Naracoorte store sale maintains health in trying times |PHOTOS

Naracorte steers hit $1687 to small buying gallery

Sales
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PRICES held up reasonably well at the Naracoorte combined agents' monthly store cattle sale on Thursday under the COVID-19 uncertainty and tight restrictions to the buying gallery with most steers making $3.60/kg plus.

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NARACOORTE

Yarding: 1490

Steers to $1687, av $1298

PRICES held up reasonably well at the Naracoorte combined agents' monthly store cattle sale on Thursday under the COVID-19 uncertainty, with most steers making $3.60/kg plus.

With about 2500 head of steers and heifers drawn for the agents made a call to limit the sale to steers only.

This reduced the yarding to 1490 head and enabled the cattle to be penned in every second pen throughout the yards, ensuring the required social distancing protocols were easily upheld.

RELATED: Anyone who stops cattle trade must answer for it warns AMIC

Pinkerton Palm Hamlyn & Steen's Ashley Braun said he was "extremely nervous" prior to the sale with an absence of the regular major feedlotters but were "rapt" with the result.

"When there are only four or five people standing in front of a pen it can be a bit nerve wracking but you only need a couple of people for an auction and that is what happened," he said.

He said about 60 per cent of the yarding headed to northern and central NSW with buyer Duncan Brown having multiple orders, Landmark Jamestown and Hardwicks Meat also strong, along with orders from local South East finishers

Mr Braun said in PPH&S's run - which comprised 948 of the yarding - grown steers (440 to 530kg) made $1440 to $1600.

Their heavy end weaners (370kg to 430kg) made $1400-$1470, equating to $3.60/kg to $3.80/kg, while 300kg to 350kg steers made $1210 to $1380, equating to $3.85/kg to $3.95/kg.

The 220kg to 280kg steers made $3.75/kg to $4/kg.

"With no Teys, Princess Royal or Ravensworth operating on the big feeder cattle we were well and truly expecting $3.10/kg to $3.30/kg, but with four or five buyers the sale rocked along," he said.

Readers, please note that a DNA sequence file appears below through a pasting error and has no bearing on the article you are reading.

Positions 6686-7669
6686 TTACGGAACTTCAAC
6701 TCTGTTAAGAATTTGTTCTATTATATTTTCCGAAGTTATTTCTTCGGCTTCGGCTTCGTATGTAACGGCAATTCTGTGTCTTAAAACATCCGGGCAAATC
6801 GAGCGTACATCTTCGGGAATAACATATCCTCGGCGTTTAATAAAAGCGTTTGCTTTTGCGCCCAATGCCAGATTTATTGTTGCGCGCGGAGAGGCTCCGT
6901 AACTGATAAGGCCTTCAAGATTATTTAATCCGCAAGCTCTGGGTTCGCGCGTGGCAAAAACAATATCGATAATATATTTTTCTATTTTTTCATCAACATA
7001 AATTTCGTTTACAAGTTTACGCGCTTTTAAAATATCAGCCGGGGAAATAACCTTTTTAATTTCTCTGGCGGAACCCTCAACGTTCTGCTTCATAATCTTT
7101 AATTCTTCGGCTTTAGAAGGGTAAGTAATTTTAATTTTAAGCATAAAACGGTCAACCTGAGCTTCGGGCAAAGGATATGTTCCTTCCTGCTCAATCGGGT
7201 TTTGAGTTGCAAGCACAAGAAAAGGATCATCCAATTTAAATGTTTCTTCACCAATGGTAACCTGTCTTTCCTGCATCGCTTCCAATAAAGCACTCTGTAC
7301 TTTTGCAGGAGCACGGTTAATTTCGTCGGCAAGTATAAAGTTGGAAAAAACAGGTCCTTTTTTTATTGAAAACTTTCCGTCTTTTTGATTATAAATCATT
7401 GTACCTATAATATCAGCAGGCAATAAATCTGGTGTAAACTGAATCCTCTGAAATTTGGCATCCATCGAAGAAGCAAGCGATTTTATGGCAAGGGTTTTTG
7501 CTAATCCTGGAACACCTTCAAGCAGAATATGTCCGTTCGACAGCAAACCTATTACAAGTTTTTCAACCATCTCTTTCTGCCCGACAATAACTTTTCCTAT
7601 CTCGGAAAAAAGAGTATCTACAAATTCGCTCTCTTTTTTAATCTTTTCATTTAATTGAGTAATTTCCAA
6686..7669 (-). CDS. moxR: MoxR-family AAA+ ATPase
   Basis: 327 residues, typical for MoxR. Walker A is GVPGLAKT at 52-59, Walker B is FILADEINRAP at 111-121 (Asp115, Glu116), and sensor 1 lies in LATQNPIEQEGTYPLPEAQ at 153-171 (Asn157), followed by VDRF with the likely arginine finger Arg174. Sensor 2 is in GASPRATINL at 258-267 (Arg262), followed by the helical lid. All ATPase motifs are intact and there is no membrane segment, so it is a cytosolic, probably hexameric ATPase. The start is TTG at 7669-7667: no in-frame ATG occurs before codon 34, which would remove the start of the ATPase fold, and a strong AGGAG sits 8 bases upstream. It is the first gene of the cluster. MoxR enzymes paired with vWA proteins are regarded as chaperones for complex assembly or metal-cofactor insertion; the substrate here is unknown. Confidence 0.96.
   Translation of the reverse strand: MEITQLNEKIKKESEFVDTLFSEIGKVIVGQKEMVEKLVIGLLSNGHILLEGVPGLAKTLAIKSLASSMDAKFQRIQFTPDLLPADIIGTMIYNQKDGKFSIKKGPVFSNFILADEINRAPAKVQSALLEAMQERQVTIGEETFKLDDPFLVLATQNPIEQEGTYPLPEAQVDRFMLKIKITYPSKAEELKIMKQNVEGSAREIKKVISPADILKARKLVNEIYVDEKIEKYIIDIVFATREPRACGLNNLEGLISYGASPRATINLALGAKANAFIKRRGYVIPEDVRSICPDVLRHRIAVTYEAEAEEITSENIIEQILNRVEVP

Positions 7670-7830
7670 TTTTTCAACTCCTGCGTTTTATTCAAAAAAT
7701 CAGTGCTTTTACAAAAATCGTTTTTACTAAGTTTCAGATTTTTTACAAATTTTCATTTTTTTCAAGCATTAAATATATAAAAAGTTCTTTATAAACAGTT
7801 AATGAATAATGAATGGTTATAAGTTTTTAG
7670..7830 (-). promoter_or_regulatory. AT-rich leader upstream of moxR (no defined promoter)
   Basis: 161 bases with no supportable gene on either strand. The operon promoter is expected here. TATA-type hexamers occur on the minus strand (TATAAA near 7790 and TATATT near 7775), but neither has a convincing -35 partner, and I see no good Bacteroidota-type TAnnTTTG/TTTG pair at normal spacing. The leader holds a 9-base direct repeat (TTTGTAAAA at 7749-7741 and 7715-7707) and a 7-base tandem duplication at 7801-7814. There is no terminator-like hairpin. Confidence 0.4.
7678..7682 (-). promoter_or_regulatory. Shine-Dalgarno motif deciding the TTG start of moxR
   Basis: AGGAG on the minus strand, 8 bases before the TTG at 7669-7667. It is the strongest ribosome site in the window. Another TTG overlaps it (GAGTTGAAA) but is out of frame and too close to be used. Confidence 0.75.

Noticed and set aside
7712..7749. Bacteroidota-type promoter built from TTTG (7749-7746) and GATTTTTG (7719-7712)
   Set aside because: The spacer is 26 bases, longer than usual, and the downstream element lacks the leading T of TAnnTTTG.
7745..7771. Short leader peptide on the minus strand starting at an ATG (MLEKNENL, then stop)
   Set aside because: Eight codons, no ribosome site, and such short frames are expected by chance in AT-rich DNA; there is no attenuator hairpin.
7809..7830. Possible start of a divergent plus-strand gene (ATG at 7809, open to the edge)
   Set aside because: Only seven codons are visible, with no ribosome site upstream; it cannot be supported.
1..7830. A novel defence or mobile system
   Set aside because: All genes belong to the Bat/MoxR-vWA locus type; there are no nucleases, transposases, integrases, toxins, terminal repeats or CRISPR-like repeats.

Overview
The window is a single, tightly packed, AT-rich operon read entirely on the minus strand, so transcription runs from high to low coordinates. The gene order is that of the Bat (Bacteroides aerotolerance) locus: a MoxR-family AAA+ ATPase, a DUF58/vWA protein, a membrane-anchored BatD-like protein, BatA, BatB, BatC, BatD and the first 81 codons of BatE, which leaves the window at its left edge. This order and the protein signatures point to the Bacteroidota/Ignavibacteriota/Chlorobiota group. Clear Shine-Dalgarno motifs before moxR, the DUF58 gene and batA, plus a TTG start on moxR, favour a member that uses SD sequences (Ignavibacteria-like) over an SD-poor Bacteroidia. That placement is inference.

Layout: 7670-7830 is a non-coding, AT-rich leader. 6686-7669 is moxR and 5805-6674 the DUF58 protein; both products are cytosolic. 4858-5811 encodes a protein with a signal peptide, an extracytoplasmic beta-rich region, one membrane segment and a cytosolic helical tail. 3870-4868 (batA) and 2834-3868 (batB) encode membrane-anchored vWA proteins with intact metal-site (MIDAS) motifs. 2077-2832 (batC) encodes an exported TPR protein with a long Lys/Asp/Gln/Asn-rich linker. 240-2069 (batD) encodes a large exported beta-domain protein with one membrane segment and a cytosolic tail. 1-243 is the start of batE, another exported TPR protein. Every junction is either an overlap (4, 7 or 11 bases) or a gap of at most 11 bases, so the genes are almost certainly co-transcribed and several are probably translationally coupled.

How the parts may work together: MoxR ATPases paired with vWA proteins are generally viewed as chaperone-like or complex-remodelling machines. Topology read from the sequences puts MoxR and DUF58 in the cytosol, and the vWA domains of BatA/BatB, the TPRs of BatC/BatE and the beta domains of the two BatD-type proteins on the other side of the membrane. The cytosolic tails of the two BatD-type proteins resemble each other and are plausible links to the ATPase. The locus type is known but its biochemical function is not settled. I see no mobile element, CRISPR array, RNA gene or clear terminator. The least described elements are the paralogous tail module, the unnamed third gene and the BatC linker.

"It was where we were hoping it might be with $3.70/kg to $3.90/kg on most of the cattle."

Topping the sale at $1687 were 14 Angus from LT&JT Wilson, Penola, which made $3.60/kg.

The 468kg steers sold to Schubert Boers.

A pen of ten milk and two tooth Shorthorn steers, 507kg, from Mossdale, Lucindale, made $1600.

Arthur Facey Pty Ltd, Millicent, had an outstanding draft of 130 Simmental-Poll Hereford, March/April 2019-drop steers with the top 31 weighing 431kg, making $1530.

The 29 seconds made $1480 to Thomas DeGaris&Clarkson Penola.

Hislop Nominees, Stewart Range, sold 42 June and July 2019-drop Angus.

The first 21 weighing 383kg made $1460 , while the same number in the second pen weighing 353kg made $1380.

European Union accredited steers sold particularly well including 60 May/June 2019-drop Pathfinder bloods from Moyle Pastoral, Millicent.

They sold to $1400 for 36 weighing 388kg to AJF O'Brien & Sons, Coonamble, NSW, while the seconds weighing 345kg made $1370 to Miller Whan & John Mount Gambier.

Morundah Trust, Bool Lagoon, received $3.94/kg for 20 August 2019-drop Angus steers weighing 321kg, or $1265, bought by MWJ.

TDC director Darren Maney said at the start of the week many feared the sale could have been a "disaster" but it was a "very fair" result.

Taking February out of the equation the sale was 30c/kg better than anything in January. - Darren Maney, Thomas DeGaris & Clarkson

"Cattle still made good money, in the good pens of heavier steers there was nothing under $3.60/kg and if they were black and EU and in the spot they were $3.70/kg or more," he said.

"Taking February out of the equation the sale was 30c/kg better than anything in January."

Mr Maney said it was testament to the participants in the SE meat industry and especially the agents all working together that the sale was able to proceed.

"It was a gutsy call to have to tell clients they could only sell steers when clients were looking to offload as many as possible in this uncertain climate but everyone abided by the rules," he said.

"The logic to sell every second pen meant there were only four buyers in the race and everyone was able to follow along from a safe distance."

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